Stress and coping strategies in systemic lupus erythematosus: a review

Neuroimmunomodulation. 2006;13(5-6):283-93. doi: 10.1159/000104856. Epub 2007 Aug 6.

Abstract

Systemic lupus erythematosus (SLE), a chronic and unpredictable disease accompanied by functional disability and a possible involvement of the central nervous system, leads to considerable psychological distress. A review of studies on stress and/or coping strategies in SLE since 1990 is presented. Many studies have investigated the place of major and minor stress and coping strategies in SLE morbidity (disease activity, organ damage, and physical and mental components of quality of life). Stress as a causal factor is not proved, but it seems to act as an exacerbating factor in disease activity and to have an impact on the quality of life. Coping strategies are more consistently associated with quality of life than with disease activity. Organ damage appears to be less associated with psychosocial factors than disease activity or quality of life. Despite the limitations of these studies, therapeutic interventions should be proposed to reduce psychological distress, to improve the quality of life and possibly to moderate the evolution of the disease.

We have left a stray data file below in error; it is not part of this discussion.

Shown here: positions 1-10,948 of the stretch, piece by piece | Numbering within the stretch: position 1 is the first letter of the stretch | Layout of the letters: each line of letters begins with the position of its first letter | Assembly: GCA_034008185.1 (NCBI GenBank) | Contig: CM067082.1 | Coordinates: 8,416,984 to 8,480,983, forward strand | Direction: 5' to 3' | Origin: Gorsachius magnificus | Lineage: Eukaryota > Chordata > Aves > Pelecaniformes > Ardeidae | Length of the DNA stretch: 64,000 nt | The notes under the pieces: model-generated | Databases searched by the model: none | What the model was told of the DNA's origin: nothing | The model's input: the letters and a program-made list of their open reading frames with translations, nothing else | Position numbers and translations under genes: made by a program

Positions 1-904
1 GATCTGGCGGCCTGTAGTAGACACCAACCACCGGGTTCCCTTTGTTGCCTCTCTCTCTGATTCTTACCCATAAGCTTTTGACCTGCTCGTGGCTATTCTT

Publication types

  • Duplicate Publication
  • Review

MeSH terms

  • Adaptation, Psychological*
  • Humans
  • Lupus Erythematosus, Systemic / psychology*
  • Quality of Life
  • Stress, Psychological*